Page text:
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Vicar’s flock includes real sheep
VICARS are used to caring for their flock – but this church is looking after real sheep alongside its congregation.
The Rev Ali Morley welcomed six sheep to be kept in a meadow next to St Mary’s Church, Brading, on the Isle of Wight last November. It was a way of keeping down the cost of grass-cutting in the churchyard, but also showing the church’s commitment to ecology and conservation.
Now the six ewes have given birth to lambs, which means she has an even larger flock to take care of. But Ali, who has experience in animal husbandry, and a team of volunteers from the church are taking it in their stride.
It’s part of the focus on the environment which is a high priority in the four churches she leads in Brading, Yaverland, St Helens and Seaview, on the eastern side of the Isle of Wight. Collectively, they are known as the Haven Benefice.
The environmentally-friendly congregation at St Helens Church, in the village of St Helens, has already been presented with a prestigious Gold Award for their commitment to green issues. And the church hall at St Mary’s Church, Brading, was turned into a permanent market selling Fairtrade, ecological and ethical products during the recent lockdowns.
Ali said: “We were incredibly lucky because we have a field next to the churchyard that we could put the sheep in – just 0.6 of an acre. I’ve got some experience, but people came out of the woodwork and we ended up with a very experienced team of volunteers. Now the six ewes have given birth to six lambs, with another four to six on the way. So there are a lot of late nights and early mornings looking after our sheep.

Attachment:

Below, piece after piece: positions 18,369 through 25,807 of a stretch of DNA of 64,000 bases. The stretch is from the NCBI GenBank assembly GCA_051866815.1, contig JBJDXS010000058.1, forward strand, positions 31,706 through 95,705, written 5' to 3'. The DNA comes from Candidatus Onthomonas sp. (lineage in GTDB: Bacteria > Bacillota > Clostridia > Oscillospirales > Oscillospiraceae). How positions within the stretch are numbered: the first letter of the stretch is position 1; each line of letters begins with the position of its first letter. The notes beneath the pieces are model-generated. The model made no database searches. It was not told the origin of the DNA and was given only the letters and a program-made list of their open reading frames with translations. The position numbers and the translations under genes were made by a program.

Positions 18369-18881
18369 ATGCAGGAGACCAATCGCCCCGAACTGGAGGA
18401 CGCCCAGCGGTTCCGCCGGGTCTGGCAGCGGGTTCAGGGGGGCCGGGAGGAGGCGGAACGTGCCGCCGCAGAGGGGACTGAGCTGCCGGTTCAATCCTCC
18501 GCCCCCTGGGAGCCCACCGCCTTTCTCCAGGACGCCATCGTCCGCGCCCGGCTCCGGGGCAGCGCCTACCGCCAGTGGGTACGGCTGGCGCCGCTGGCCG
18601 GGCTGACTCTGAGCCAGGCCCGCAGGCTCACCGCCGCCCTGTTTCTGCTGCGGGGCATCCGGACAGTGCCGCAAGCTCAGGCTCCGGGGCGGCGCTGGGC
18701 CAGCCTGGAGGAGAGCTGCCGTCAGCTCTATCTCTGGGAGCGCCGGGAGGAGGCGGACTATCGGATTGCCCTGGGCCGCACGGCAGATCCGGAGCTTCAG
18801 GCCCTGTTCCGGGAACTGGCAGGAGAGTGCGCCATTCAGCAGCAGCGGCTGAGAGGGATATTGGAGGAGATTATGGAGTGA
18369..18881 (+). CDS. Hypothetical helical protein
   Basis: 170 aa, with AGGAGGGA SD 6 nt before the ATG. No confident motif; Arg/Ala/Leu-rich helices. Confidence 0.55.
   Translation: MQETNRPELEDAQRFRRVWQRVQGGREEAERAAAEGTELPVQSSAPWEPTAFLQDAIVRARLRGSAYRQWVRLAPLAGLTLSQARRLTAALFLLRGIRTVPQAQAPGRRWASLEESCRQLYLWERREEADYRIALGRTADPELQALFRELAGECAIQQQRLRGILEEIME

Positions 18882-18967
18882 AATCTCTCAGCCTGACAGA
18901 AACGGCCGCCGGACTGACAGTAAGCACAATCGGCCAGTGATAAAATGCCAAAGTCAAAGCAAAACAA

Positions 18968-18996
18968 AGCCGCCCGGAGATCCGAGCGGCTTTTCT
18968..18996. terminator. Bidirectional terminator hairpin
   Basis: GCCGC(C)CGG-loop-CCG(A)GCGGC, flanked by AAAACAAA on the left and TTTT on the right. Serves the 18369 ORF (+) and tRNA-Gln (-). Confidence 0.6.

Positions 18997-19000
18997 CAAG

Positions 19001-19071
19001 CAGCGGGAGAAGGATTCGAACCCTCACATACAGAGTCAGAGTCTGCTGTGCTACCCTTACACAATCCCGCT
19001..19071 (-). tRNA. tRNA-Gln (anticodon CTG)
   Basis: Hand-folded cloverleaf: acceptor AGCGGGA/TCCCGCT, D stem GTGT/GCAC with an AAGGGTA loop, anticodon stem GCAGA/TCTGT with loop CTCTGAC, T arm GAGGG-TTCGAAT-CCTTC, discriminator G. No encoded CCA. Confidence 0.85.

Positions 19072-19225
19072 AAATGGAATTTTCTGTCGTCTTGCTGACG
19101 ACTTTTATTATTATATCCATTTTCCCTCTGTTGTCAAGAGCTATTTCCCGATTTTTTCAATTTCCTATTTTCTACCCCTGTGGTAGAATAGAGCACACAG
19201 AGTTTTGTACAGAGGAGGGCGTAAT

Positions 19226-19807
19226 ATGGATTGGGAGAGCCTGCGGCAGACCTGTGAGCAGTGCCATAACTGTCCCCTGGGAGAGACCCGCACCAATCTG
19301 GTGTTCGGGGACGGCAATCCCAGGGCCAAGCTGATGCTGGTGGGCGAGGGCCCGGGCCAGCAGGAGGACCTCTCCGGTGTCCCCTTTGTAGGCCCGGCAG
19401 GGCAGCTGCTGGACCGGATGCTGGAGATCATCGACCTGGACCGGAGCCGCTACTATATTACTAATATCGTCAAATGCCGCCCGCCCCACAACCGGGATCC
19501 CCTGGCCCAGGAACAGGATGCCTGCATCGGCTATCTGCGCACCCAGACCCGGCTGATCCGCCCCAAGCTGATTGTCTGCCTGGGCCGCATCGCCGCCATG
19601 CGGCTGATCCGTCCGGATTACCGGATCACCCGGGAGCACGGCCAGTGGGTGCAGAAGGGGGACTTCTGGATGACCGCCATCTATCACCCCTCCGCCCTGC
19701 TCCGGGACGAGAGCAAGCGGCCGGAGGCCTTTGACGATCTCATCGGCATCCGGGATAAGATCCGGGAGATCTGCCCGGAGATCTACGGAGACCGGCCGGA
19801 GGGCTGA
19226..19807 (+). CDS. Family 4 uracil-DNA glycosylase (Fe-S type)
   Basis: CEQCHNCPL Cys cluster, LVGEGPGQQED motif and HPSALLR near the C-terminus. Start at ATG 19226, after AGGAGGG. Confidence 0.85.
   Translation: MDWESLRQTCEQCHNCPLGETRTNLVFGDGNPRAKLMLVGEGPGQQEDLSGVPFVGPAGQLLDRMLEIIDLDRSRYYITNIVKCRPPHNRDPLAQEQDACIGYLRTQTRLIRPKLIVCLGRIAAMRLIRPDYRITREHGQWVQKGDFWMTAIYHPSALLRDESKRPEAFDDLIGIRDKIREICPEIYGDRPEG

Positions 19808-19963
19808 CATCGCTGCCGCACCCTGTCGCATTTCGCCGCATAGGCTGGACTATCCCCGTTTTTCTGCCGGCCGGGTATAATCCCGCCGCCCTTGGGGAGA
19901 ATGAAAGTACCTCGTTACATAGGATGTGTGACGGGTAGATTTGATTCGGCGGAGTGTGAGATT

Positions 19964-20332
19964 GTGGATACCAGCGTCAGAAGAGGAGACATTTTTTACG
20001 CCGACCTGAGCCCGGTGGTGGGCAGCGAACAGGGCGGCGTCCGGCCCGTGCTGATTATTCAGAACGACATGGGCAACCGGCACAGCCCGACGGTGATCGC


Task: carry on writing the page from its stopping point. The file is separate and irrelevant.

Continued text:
“The sheep we bought were the beginning of an amazing process that is taking us into animal husbandry, and allows great connections with the local school and community. Allowing pupils to see lambing, for instance, is a great way to teach them about nature.
“The public are flocking to see our flock, because they want to be near these beautiful creatures. Of course, they are also amazing visual aids as we talk about all the stories in the Bible about sheep. There is no doubt in my mind, and in the mind of our church, that we are following our Good Shepherd, Jesus, on an amazing new journey.”
Watch the Rev Ali Morley explain more about sustainable living in the Haven Benefice:
Volunteers from nearby St Helens Church were rewarded by Christian charity A Rocha because of their focus on the environment. It is just one of four churches in the south of England to receive a Gold Award from the Eco-Church scheme. A Rocha aims to equip churches to show their care for God’s world.
Before the pandemic struck, villagers from St Helens met once a month on a Sunday afternoon for an Eco-Church service. It included informal worship with an environmental theme, a practical task to help sustainable living, and a shared ethical meal around a table inside the church. Those practical tasks might include surveying plant and animal life, assessing carbon footprints, making sustainable gifts, pressing apples or planting trees.
They built a pond at the far end of their churchyard, planted trees to replace hedgerows and set up a plastic bottle refilling station to reduce single-use plastics. And they worked with St Helens Primary School on a seed-planting project, which helps pupils understand the value of conservation. The eco-congregation hopes to return to meeting regularly as Covid restrictions lift.
And the ethical market in the church hall at St Mary’s, Brading, has proved to be vital for local residents during lockdowns. Villagers have appreciated having a local venue selling products that are kind to the environment and meet rigorous ethical standards. It is open on Wednesdays and Saturdays from 10.30am to 3.30pm.
The Rev Ali Morley said: “Our commitment to these issues is much more than just adding an environmental layer to what we already do. It is about connecting our faith to a 21st century world view, to immediate environmental concerns and to the changes in our lifestyles that will be needed in the centuries to come.
“It is also about taking science seriously, engaging with contemporary theology, rediscovering hidden treasure from the past and finding a way to speak of God that is relevant in our witness to the world. And, of course, it is rooted in the life, teachings and meaning of Jesus – seeing him as the unparalleled teacher of peaceful and ethical living.”
St Mary the Virgin
High Street, Brading, PO36 0ED